Wednesday, 10 February 2010

Memoir of a Family: Part Five

This is episode five of the serialised journal, written up by my wife's great aunt, entitled, ‘Memoirs of my family and my parents, George and Louisa’. This hand-written journal offers a wonderful personal account of family life spanning more than 100 years from around 1863 onwards.

'On August 4th, 1914, war was declared on Germany, and that altered our lives in every way. Bert was on the ‘reserve’ list and was called up immediately. A telegram arrived to say that if he did not report at the Royal Engineers Quarters at Chatham, by midnight, he would be termed a deserter. He was at Portsmouth, visiting his future wife, Lily. 

Evidently, he managed to get there, and spent the whole of the war in Flanders. His job was to help with bridging rivers. He had two horses to ride and look after. He had one horse shot when he was riding it; he sustained a broken leg.

He was sent to a hospital in Sheffield, which meant that no one could visit him from home. Mum used to post a parcel of Woodbine cigarettes every week to him. He had an awful time in France and his letters told of the horrors he saw and suffered. There was very little food and everywhere was mud, wounded and dead lying together until the ambulances came to take the wounded to the field hospitals. It altered Bert’s outlook on life considerably.

Meanwhile, at home, there were food shortages and substitutes were used for things which we used to import. Sugar was very scarce, and dad had a ‘sweet tooth’. I remember going to Eastleigh to get some treacle, which was also scarce, and I had to take a jar. If I managed to get some, I felt as though I had found a treasure. Butter was also scarce and it was the first time we bought margarine. Nobody liked it, especially my sisters, when they came home on their afternoon off.

Of course, butter was available in the houses of the rich, as was other foodstuffs and, as usual, the poor people suffered most.

I remember the troops passing Otterbourne school on their way to Southampton. Miss Collins allowed us to go into the playground and cheer them. They were marching four abreast. The Cavalry went through with two or three horses to each soldier. They camped on Southampton Common before they sailed to Flanders.

At school we had schemes to collect herbs which were used by the medical services.

Mum found it very difficult to get enough food for us all. She used potatoes in every possible way. Ted took potato cakes to work. The flour was a dark grey, and the ‘Roly-Poly puddings’ didn’t look very attractive. We had home-made jam with them until mum’s stores ran out. I remember she bought a large tin of elderberry jam, which was awful. Rice was unobtainable, so our puddings were made out of maze flour, which was a bright yellow and not very nice.

Pritchetts, the local baker in Allbrook, provided the bread, huge cottage loaves; they were very good. They were the people who had the houses built in Allbrook for the railway workers, who had come down from Nine Elms when the Southern Railway was constructed.'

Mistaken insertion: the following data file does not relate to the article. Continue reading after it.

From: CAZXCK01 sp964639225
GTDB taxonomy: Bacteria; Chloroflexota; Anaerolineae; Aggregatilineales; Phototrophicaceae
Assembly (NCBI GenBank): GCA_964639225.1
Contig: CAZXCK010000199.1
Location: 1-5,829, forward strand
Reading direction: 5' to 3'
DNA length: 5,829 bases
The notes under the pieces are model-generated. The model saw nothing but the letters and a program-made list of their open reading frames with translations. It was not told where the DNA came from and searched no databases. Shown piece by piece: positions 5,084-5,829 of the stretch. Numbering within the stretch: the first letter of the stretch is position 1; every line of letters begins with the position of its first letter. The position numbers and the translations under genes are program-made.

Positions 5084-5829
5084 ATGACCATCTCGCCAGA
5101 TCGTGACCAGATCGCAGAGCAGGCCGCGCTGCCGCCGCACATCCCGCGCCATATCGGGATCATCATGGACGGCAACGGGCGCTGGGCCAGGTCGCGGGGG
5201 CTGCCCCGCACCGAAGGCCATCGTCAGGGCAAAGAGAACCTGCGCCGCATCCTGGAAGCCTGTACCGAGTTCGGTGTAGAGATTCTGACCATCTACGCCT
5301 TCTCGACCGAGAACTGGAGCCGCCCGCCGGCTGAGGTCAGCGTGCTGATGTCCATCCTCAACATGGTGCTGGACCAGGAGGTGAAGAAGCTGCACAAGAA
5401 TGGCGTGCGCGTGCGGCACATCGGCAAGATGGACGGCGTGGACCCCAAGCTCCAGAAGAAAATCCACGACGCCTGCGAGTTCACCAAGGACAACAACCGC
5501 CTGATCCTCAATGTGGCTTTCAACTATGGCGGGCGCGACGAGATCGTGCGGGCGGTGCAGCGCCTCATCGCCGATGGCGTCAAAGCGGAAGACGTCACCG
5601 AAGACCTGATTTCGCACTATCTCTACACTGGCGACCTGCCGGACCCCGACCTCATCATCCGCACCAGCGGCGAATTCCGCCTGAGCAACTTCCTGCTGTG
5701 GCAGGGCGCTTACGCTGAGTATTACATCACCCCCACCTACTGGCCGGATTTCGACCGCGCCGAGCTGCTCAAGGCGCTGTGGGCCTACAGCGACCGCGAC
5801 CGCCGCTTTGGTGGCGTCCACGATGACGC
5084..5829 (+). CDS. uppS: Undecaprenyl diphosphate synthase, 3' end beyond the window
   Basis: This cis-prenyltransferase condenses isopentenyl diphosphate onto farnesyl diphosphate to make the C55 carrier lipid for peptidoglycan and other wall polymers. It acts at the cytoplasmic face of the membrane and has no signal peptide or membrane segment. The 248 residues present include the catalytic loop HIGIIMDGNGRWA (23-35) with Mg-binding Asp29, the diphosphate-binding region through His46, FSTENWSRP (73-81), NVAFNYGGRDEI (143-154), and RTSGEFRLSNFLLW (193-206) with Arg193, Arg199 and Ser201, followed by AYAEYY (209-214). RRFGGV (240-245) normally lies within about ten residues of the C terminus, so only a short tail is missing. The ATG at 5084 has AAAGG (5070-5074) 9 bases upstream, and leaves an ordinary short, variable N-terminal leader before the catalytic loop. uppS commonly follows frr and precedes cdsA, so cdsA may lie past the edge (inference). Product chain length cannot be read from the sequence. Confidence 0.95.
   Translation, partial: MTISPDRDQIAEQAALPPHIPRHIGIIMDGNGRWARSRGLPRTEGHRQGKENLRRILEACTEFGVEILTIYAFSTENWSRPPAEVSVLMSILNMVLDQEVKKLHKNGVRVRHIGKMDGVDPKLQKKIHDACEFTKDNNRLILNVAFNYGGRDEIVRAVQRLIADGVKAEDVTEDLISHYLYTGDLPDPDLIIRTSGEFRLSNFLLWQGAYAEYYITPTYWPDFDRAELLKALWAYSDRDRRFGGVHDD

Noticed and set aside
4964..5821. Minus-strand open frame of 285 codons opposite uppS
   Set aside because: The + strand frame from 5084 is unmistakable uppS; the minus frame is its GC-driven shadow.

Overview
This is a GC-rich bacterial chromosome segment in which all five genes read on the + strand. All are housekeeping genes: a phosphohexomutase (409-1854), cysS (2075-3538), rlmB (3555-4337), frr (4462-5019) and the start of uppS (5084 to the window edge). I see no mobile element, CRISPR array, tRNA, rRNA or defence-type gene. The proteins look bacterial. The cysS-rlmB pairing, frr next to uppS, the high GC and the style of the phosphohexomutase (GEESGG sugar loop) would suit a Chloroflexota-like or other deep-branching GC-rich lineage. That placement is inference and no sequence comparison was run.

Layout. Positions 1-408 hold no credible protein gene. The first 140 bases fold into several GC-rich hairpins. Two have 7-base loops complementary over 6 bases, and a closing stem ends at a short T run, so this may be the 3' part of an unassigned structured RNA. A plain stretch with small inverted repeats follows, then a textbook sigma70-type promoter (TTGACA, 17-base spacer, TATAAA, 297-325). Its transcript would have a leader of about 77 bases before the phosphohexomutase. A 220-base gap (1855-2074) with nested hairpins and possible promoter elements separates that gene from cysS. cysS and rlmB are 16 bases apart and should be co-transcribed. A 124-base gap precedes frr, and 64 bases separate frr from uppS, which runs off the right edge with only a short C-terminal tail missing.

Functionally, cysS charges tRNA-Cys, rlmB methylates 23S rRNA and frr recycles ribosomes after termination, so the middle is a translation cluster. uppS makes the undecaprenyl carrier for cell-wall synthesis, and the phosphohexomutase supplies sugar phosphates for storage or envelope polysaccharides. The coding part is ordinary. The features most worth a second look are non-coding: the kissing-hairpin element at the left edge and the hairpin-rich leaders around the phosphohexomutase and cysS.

Continued next week

To read from the beginning - click here

© 2010, copyright Martin T. Hodges 


  1. Its the detail that is so unique.A great insight into the reality of The Great War At Home.
    Margarine became the staple afterwords, rather than a temporary measure.Much like Income Tax!!
    Oh, &I loved you Postcard on Saturday.'Sorry for my late reply.Regards.Tony.

  2. What an amazing treasure, this journal! It's hard for an American, of my generation to imagine what food shortages would be like. We are so spoiled.

  3. You Brits have known food shortages a lot -- I was amazed to learn how long rationing went on after WWII. As Willow say, we Americans are spoiled.

    So glad you are sharing these journals -- the words of an eye witness are better than any number of history books.

  4. It's easy to forget what was endured at both ends of the spectrum in the wars. The food restrictions must have been nearly unbearable. It's just so much we take for granted, being able to open the fridge and find what not only what you need, but what you desire is in there.

    Your "treacle" is our molasses and my mom's family practically lived on the stuff. To this day, a piece of bread with butter and molasses tastes like a slice of heaven!

  5. Tony

    Even though I've read these recollections through and through, I'm fascinated by them. Glad you like them too.

    Hope to see you at the new Sepia Saturday blog.

    Willow, Vicki and Kat

    Luckily, I've never experienced food shortages, but there have been plenty in the family who have. Tales of whale-meat and makeshift alternatives to those ingredients that were scarce. The BBC screened a programme, a few years back, called Wartime Kitchen and Garden. A real eye-opener. Imagine mayonnaise made with potato, among other such delights!

  6. Times of war can only be appreciated by those who have had to endure them. But I think it does those of us who've never had to suffer them a great service to have such records of history that can deliver the facts to us. We need to know...

    BTW, Martin, I apologize for missing your short story when you posted it. I did go back and leave you a comment. I would not have missed that for the world!


  7. Nevine

    I agree. There's no substitute for an eye-witness account. The media-driven world we inhabit today, has a tendency to get such information spinning until it's unrecognisabe. Future generations need to know the truth, if they are to retain any kind of perspective.


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